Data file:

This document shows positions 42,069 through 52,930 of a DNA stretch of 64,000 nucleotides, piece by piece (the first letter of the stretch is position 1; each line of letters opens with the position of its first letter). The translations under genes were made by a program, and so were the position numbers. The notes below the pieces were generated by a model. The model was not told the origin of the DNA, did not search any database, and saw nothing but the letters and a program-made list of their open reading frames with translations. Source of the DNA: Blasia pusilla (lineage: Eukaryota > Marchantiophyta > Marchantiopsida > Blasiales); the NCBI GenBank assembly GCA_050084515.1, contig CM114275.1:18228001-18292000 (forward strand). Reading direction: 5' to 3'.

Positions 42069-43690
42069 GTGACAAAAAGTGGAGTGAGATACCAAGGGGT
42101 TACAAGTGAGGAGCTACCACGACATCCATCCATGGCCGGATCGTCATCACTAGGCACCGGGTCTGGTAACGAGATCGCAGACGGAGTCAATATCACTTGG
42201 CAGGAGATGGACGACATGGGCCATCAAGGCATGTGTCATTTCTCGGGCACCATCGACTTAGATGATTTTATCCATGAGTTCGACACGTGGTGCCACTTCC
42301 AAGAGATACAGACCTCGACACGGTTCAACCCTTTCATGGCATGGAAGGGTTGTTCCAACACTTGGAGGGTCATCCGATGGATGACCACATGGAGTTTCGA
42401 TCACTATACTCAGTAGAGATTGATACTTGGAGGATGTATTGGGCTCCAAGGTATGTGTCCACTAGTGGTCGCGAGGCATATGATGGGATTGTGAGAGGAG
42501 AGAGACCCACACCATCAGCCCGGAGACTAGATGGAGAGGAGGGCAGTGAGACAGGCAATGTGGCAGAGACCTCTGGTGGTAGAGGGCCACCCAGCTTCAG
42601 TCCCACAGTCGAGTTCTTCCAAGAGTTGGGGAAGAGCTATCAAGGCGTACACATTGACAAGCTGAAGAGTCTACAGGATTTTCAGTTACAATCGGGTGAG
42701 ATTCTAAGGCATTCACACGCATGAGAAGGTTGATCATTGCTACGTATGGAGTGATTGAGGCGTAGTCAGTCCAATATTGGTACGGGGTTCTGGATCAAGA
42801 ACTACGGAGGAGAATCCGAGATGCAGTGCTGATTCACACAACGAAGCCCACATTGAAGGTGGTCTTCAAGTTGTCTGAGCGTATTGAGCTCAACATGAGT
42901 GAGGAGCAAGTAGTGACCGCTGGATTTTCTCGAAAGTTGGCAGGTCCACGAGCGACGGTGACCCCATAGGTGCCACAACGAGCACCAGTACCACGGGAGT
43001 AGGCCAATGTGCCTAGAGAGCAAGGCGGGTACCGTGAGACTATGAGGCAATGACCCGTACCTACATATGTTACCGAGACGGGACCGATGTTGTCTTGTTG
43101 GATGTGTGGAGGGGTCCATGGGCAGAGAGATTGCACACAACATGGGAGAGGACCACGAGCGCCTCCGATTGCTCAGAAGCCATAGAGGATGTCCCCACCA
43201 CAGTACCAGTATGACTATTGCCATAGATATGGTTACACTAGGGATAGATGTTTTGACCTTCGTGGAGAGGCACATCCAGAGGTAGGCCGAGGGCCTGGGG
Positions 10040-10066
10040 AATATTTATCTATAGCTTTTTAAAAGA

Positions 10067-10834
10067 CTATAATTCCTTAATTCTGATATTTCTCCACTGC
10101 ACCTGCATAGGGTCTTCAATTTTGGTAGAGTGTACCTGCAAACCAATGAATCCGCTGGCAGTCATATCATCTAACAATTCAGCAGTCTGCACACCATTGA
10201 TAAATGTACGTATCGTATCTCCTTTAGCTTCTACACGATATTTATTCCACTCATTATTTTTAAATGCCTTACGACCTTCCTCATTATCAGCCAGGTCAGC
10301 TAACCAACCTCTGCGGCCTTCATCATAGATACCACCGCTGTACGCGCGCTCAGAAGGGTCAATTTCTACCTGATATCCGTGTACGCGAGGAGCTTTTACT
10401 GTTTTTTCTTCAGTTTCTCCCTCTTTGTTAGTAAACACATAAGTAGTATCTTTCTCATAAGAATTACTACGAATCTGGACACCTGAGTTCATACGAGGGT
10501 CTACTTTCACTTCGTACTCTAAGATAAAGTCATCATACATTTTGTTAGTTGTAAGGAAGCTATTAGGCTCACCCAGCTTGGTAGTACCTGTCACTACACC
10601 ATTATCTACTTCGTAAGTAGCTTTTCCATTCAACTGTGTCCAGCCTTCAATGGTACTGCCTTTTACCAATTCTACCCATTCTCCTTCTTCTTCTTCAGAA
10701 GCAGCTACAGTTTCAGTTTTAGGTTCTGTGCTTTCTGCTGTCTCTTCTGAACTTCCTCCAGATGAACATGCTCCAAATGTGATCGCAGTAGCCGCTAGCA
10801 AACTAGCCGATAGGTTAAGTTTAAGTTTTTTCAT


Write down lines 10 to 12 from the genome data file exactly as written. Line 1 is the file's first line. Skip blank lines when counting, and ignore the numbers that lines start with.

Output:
42701 ATTCTAAGGCATTCACACGCATGAGAAGGTTGATCATTGCTACGTATGGAGTGATTGAGGCGTAGTCAGTCCAATATTGGTACGGGGTTCTGGATCAAGA
42801 ACTACGGAGGAGAATCCGAGATGCAGTGCTGATTCACACAACGAAGCCCACATTGAAGGTGGTCTTCAAGTTGTCTGAGCGTATTGAGCTCAACATGAGT
42901 GAGGAGCAAGTAGTGACCGCTGGATTTTCTCGAAAGTTGGCAGGTCCACGAGCGACGGTGACCCCATAGGTGCCACAACGAGCACCAGTACCACGGGAGT